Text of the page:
Oversized Pillowcase Tutorial

OPCMain2013

Hello! Today, I am finally sharing with you my oversized pillowcase tutorial. I say finally because I somehow kept overlooking it when I was working on photos. Totally went over my head. Up until I made this pillowcase, I have had a plain white lace trimmed sham on my pillow. And since I have this new bed set, it looks very strange. The sheets and pillowcases are a pale yellow, but the white sham makes them look dirty!

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So, I set about to fix the problem. The bed set came with the standard two pillow shams.

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Oh yeah, and here’s another view of the white sham:

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On to the new case! I picked apart the seams on the sides and bottom of one sham. This took FOREVER, it seemed. I had to rip through two sets of stitches, which I wasn’t expecting. The last sham I took apart had one set of stitches and I was done!

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Then, I laid it on top of the old sham to figure out how much of the second sham I would need. Just as I thought, I only needed one more panel!

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I marked the section from the side with the interfacing since it was see-through, and for obvious reasons I couldn’t just unpick the stitches from this side. More seam ripping!

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The section is free! I opened it up and smoothed it a little. A very little….Then I pinned it along the green edge of the other sham and stitched it together!

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I matched up the edges as best as I could, and pinned the WHOLE thing together, RST.

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Since I left the original opening alone, it ended up in almost the exact same location as on the old pillowcase. All I had to do after stitching was turn it and iron it! I shoved my pillow back in and I was finished! Super easy, right?

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Thanks for reading as always!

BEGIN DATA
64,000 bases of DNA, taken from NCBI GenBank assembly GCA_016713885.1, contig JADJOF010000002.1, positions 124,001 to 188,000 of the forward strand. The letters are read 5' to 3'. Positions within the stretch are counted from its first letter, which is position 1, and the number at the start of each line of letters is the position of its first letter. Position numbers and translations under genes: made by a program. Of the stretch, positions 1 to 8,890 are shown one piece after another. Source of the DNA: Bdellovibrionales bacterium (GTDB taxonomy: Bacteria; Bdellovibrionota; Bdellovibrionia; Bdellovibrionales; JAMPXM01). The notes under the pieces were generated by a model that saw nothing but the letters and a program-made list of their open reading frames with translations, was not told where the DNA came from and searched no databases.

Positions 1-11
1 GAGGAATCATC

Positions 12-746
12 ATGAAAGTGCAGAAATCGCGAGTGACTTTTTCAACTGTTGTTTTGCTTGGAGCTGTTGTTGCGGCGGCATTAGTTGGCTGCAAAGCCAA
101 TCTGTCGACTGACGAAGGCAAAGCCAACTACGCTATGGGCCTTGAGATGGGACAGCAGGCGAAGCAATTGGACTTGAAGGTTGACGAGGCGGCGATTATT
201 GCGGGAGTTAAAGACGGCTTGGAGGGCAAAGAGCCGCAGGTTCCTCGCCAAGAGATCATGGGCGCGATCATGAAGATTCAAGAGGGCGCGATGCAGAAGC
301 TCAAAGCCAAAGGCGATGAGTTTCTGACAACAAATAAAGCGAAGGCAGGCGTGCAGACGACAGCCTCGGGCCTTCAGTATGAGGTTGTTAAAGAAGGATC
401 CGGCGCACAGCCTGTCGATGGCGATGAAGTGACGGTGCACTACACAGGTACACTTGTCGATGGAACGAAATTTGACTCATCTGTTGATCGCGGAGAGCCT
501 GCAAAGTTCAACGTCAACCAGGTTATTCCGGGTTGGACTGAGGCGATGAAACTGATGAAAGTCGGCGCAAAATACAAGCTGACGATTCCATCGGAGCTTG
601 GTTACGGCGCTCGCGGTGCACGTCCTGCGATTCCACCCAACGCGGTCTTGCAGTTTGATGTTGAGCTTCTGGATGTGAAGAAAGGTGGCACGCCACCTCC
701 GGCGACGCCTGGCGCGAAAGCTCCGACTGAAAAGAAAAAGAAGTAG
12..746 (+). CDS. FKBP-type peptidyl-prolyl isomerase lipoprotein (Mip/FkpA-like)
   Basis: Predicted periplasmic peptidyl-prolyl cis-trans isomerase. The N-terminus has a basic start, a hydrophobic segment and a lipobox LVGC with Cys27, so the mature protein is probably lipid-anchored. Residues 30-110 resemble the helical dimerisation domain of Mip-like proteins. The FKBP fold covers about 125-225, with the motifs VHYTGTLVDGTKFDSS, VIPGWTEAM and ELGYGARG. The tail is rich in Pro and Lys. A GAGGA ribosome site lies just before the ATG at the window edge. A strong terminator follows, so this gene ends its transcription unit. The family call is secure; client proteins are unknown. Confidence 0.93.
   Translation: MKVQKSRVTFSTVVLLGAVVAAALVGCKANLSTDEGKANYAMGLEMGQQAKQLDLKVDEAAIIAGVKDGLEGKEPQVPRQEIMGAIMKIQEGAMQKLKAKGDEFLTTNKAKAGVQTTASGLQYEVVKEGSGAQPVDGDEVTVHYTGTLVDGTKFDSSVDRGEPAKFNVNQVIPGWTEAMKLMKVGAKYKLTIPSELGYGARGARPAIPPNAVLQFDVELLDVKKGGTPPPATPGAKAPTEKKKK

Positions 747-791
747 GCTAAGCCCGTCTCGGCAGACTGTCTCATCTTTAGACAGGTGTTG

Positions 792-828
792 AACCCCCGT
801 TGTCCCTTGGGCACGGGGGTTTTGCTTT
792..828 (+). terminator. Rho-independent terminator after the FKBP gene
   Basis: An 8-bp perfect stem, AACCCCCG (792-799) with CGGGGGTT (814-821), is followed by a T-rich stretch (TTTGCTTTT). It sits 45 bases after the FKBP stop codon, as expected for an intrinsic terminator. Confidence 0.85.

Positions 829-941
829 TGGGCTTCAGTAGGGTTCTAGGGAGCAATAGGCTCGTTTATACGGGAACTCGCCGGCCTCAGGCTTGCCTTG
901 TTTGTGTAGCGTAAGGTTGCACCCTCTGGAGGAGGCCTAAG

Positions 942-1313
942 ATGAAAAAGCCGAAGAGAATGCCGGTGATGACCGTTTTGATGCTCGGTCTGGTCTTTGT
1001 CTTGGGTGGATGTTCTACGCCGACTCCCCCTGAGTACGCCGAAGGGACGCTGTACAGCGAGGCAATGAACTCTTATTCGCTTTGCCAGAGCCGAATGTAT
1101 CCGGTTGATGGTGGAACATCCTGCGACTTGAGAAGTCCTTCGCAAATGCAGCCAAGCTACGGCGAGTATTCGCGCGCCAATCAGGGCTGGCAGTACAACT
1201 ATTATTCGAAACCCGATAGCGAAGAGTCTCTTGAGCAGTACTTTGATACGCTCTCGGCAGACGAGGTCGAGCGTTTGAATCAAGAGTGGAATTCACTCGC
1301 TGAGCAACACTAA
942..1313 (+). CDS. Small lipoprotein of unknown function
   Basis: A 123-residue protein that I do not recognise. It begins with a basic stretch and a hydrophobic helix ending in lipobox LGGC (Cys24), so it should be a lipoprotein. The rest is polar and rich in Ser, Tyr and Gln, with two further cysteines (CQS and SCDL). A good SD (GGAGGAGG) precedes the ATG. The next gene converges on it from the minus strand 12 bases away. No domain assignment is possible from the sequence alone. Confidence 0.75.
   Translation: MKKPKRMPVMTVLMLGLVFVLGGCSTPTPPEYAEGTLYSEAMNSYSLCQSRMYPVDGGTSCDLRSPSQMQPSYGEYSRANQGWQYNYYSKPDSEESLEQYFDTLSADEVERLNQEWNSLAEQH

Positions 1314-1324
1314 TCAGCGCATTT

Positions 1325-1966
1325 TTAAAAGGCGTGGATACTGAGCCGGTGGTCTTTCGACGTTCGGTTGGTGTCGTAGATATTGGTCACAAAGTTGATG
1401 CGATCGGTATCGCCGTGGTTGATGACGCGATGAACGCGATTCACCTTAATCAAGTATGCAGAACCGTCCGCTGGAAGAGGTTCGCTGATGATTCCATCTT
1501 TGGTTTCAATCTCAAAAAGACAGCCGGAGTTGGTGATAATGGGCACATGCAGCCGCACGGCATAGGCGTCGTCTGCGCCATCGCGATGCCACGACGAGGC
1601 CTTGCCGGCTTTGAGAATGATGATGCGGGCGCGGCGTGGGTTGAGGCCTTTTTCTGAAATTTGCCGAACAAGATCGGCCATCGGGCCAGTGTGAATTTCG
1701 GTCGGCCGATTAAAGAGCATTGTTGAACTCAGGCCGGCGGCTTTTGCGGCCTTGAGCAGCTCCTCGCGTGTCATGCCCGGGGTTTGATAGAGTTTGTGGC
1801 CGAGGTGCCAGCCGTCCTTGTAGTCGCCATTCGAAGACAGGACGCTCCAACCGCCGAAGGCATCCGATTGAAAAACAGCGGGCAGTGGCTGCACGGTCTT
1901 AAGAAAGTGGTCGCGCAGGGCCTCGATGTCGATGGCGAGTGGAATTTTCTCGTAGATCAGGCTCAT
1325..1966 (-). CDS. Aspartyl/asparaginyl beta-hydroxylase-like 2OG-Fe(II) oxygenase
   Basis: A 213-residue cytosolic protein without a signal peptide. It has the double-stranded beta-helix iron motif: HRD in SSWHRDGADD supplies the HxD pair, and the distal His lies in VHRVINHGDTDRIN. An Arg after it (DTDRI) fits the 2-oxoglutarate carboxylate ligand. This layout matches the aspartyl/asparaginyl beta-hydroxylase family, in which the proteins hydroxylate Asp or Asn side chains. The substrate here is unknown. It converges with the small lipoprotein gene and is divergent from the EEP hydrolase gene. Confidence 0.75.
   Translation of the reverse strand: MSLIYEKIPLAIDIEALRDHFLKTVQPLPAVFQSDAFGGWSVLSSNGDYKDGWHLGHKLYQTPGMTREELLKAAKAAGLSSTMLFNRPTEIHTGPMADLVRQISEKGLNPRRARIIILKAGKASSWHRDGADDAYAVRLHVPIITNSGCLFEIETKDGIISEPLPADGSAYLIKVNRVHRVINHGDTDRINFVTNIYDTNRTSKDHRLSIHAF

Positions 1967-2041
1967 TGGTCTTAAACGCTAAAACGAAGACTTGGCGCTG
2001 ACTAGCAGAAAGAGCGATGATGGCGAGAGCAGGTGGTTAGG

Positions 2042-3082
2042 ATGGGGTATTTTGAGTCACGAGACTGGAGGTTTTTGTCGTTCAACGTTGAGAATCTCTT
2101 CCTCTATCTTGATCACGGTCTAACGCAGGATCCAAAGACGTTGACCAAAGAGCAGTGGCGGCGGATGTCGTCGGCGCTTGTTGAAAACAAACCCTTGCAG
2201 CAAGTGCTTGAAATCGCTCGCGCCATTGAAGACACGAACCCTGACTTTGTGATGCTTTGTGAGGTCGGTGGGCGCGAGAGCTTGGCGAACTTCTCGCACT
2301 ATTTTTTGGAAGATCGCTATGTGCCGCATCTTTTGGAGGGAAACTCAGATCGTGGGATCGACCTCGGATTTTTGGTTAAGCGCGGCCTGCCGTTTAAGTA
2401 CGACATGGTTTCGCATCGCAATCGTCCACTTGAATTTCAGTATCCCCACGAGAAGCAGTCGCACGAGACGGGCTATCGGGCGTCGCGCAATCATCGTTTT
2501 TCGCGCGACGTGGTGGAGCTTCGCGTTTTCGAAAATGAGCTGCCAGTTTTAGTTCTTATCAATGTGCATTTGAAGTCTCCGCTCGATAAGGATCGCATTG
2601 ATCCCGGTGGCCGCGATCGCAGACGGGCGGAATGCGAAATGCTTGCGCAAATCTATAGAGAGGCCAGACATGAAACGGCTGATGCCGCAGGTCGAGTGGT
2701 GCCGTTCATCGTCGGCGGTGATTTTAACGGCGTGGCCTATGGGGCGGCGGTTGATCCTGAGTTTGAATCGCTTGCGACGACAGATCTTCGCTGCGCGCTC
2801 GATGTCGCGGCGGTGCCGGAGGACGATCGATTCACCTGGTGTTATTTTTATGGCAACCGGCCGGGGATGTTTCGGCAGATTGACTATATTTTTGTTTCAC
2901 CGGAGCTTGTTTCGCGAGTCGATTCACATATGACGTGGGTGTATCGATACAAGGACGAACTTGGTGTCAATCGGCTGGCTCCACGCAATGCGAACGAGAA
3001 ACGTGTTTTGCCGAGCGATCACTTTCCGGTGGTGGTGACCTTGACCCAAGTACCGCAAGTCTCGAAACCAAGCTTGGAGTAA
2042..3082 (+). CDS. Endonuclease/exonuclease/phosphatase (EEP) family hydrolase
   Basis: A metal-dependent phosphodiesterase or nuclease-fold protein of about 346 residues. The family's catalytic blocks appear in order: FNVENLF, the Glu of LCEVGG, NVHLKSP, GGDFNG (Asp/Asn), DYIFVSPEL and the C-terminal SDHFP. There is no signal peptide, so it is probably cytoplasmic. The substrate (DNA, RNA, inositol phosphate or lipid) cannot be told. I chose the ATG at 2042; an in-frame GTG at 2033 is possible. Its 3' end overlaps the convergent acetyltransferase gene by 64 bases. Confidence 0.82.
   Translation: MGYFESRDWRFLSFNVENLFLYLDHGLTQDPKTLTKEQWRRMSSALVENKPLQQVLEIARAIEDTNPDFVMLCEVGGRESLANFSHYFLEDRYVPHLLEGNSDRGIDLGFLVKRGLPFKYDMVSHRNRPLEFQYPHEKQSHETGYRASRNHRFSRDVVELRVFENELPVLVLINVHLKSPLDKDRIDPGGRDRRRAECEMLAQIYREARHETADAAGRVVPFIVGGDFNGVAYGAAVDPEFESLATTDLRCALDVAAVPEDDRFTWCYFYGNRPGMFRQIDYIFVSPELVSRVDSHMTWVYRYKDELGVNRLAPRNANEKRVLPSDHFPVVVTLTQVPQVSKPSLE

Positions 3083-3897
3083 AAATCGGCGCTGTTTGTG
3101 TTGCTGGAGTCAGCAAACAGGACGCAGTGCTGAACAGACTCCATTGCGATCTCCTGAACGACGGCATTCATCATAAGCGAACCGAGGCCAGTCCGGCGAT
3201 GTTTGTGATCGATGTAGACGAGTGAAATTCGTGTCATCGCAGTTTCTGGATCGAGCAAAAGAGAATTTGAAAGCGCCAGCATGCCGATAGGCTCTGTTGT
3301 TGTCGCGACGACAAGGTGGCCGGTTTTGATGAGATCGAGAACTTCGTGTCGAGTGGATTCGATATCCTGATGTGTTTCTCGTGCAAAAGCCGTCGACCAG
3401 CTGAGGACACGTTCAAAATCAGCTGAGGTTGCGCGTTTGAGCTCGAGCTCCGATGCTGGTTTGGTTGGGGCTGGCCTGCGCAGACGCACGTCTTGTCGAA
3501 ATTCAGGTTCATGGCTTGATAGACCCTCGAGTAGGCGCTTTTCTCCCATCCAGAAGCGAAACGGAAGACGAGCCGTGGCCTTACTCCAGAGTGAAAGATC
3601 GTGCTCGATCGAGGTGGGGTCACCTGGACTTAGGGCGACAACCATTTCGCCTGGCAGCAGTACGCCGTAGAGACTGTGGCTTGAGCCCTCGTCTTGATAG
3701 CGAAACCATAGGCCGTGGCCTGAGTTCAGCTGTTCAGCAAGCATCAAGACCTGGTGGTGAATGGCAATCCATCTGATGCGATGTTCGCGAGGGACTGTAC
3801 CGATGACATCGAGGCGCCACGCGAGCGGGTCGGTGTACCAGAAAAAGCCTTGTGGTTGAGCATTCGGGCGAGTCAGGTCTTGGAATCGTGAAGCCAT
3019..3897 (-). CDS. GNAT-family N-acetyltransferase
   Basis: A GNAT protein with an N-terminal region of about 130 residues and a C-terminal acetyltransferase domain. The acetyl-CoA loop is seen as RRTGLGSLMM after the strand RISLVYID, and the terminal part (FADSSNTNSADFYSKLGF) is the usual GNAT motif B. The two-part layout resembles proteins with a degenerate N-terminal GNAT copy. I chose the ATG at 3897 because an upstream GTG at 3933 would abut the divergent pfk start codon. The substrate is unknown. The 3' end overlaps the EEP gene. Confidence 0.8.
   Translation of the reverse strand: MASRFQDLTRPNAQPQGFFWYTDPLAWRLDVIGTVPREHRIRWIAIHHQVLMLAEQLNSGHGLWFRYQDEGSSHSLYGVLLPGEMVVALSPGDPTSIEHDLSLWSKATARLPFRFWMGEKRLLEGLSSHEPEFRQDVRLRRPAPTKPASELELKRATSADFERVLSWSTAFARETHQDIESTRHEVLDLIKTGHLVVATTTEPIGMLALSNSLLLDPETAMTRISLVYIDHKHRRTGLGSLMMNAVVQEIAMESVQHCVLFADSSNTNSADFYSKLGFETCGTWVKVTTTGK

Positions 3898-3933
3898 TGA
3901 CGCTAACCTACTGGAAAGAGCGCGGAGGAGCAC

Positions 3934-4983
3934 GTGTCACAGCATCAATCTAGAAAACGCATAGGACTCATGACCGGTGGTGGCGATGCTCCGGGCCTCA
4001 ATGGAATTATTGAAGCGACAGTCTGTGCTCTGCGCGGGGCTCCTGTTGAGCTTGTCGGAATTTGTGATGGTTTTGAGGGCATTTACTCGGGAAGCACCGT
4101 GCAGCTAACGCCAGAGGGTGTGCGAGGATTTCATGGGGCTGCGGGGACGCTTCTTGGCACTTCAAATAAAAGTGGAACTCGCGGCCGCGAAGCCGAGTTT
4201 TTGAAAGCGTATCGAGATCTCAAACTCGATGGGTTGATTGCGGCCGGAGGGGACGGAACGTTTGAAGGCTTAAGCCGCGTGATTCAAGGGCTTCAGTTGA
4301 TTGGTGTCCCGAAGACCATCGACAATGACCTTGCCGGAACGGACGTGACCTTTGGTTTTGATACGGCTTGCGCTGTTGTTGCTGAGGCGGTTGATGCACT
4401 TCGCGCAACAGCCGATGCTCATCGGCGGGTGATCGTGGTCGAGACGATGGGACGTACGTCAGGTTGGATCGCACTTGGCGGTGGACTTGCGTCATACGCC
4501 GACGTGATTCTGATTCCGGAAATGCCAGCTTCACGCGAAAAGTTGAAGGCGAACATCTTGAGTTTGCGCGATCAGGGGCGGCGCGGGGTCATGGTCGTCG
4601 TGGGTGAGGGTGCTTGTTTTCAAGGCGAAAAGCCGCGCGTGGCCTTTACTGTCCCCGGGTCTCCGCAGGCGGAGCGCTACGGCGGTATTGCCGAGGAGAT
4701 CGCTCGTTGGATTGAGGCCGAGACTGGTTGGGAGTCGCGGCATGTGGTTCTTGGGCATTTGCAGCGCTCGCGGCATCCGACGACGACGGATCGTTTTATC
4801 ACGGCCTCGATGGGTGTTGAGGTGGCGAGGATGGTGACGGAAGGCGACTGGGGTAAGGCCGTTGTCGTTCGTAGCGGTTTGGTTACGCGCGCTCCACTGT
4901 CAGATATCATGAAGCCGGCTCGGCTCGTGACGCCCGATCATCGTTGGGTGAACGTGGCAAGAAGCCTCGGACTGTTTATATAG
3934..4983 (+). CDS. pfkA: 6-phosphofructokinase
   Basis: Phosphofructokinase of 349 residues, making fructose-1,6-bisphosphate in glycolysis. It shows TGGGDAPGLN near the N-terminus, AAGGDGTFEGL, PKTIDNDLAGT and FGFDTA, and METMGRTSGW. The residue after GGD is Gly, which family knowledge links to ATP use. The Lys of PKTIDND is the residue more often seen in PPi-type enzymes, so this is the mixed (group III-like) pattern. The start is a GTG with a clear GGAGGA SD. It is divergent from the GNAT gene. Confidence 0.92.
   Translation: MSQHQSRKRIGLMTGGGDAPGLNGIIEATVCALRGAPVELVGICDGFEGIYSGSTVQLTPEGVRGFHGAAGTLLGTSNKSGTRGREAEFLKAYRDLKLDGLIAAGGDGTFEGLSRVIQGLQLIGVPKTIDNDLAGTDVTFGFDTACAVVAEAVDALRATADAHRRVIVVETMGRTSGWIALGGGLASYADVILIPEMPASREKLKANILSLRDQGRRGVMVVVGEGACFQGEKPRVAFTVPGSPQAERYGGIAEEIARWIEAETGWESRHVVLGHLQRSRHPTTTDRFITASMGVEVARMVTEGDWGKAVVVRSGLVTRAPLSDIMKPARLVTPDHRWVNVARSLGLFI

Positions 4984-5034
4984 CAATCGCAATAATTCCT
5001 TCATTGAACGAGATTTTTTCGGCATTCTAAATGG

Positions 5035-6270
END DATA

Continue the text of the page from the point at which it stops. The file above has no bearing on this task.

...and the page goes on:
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Budget Window Seat Cushion Tutorial

I blogged about this lovely thrifted fabric on {Inside Natasha’s Head} a while back, it seems, and I finally got it made into a cute cushion for my long-neglected window seat! I started by measuring the width and length of my window seat. Mine was 77 ½ inches long and 17 inches wide, so I cut my fabric to 78 inches by 17 ½ inches, adding a half inch seam allowance.

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I then pinned the fabric all the way around, leaving about a 3 inch opening on one end (marked with double pins) for turning and stuffing later. I rolled up all of the fabric so it would be easier to maneuver when I got to the machine. I did a regular straight stitch using white thread and clipped my corners once I got done.

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I put the entire mass over my arm and pulled at a corner to begin turning the cushion. I poked the bottom corners out with the flat end of my knitting needle and after turning the rest, I pushed out the top corners.

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To double check the sizing, I laid the newly sewn cushion on the window seat. Looks good to me! See all the paint supplies on the floor waiting to be moved to the garage? Whoops, there’s cans of paint over there too.

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I grabbed polyfil, and I snapped a picture of polyfil, but I didn’t really use it. I mean, I did, but I didn’t go out and buy the big box to fill the entire cushion, and I CERTAINLY was not buying foam! I’m a college student on a budget; I used oops paint for my walls because it was cheaper! *off my soapbox* I grabbed an old comforter out of the linen closet and folded it into a long tubular shape. I fed this into the cushion (sounds so creepy, and it looked like a long snake – I hate snakes!), and used the polyfil along the front edge to firm it up a bit. Nobody’s going to see the back edge, so I didn’t fuss with it.

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Voila! My budget cushion is finished! I did flatten the lumps out , but I didn’t take a new picture, because I managed to throw a bunch of stuff (read: junk) on the windowseat, so it is a mess at the moment.

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Thanks so much for reading and come back soon!

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